The death penalty: for & against

By 2002, 111 of the 189 states of the United Nations Organisation had abolished the death penalty. These included all members of the European Union, Canada, Australia, as well as most of the countries in South America and several in Southern Africa. In the USA 38 states retained the death penalty while 12 had abolished it. The four countries which accounted for 90 % of all executions in 2001 were Saudi Arabia, China, the USA and Iran.

In most cases it was only after much debate that the death penalty was abolished. In England for example it was as a result of a judicial error which led to the wrong person being hanged. Opponents of abolition argued fiercely that the incidence of violent crimes would go up if the death penalty were abolished. In practice this turned out to be quite untrue: crimes that would call for capital punishment remained constant, even after abolition.

Those who uphold the death penalty often invoke the ‘eye for an eye, tooth for a tooth’ argument- that is, that one who takes a life should pay for it with his own, but opponents criticize this attitude as being barbaric and unworthy of modern society. The death penalty they say is as bad as murder; the only difference is that it is the state doing the killing…

“Every individual has the right to life.” So states article 3 of the UDHR. For human rights activists the death penalty is in direct contradiction with this article.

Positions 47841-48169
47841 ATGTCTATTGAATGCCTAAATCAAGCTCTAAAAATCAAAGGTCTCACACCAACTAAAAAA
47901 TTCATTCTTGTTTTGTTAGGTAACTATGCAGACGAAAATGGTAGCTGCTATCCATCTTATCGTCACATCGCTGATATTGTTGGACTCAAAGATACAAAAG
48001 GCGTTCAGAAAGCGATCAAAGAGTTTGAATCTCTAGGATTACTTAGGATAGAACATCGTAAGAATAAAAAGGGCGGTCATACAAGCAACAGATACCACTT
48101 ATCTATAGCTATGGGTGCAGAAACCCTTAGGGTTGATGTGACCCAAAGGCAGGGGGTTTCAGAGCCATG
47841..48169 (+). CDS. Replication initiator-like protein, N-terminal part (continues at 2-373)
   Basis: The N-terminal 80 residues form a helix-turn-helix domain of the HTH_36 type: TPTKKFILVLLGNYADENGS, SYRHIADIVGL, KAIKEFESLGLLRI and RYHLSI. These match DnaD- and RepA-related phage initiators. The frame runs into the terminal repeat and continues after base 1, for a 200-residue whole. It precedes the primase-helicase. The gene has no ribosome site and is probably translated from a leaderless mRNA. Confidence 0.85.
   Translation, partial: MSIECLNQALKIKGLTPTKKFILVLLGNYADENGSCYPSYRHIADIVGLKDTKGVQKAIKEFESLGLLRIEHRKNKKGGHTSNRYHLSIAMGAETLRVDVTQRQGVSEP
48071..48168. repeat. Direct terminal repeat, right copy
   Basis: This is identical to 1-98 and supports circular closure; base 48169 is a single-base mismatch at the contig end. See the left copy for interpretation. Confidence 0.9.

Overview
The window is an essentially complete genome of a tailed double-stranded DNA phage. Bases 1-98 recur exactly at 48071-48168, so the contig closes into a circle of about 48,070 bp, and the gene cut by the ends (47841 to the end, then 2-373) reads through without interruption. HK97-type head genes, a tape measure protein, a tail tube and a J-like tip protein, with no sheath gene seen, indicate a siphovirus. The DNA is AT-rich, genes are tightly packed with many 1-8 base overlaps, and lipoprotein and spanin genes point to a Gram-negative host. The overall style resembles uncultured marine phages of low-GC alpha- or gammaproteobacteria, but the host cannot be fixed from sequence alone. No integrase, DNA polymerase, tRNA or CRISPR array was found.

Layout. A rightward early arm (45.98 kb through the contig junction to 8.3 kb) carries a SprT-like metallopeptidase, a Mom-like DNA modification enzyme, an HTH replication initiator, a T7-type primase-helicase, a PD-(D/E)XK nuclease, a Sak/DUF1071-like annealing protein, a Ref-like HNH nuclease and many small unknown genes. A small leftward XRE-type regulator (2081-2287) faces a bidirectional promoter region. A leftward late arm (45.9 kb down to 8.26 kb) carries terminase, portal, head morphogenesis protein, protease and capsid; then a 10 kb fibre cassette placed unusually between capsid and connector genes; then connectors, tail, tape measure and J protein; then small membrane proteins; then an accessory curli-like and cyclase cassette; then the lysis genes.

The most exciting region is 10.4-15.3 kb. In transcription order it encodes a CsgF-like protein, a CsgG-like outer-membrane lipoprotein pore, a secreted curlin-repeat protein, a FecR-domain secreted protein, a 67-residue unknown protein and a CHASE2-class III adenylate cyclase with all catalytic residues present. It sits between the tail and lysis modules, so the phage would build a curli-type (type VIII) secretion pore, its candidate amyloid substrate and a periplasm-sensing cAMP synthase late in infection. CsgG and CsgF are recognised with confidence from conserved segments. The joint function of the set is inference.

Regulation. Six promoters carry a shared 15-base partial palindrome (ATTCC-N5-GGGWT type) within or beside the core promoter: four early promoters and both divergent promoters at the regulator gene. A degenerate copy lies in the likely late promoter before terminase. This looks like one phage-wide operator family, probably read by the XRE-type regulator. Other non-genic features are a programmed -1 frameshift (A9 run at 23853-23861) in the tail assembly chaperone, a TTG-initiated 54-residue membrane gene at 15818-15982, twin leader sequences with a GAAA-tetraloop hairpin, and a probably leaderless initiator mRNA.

Some activists also question the role of society as an educator or an avenger. Indeed they believe that society should place more emphasis on re-educating criminals than punishing them the worst possible way. Waiting, sometimes for years, on death row can be seen as the most extreme form of torture and the act of execution as inhuman and degrading. For believers it is contrary to their religion as only God can give and take away life. It is true that a murderer once executed will never again be a danger to society and also that a murderer sentenced to prison for life is a burden to the state and therefore to taxpayers. But it is also true that judicial errors are still possible, even with the great progress made by forensic science nowadays and there is no reparation possible for the execution of an innocent person…

In addition there is a link between the death penalty and social inequality. Most death rows are filled with poor, uneducated people. In repressive or totalitarian regimes, capital punishment is usually the rule. It thus easily becomes part of the tactics of a dictator or a military government.

All in all, most people agree that there is no place for the death penalty in forward-looking countries.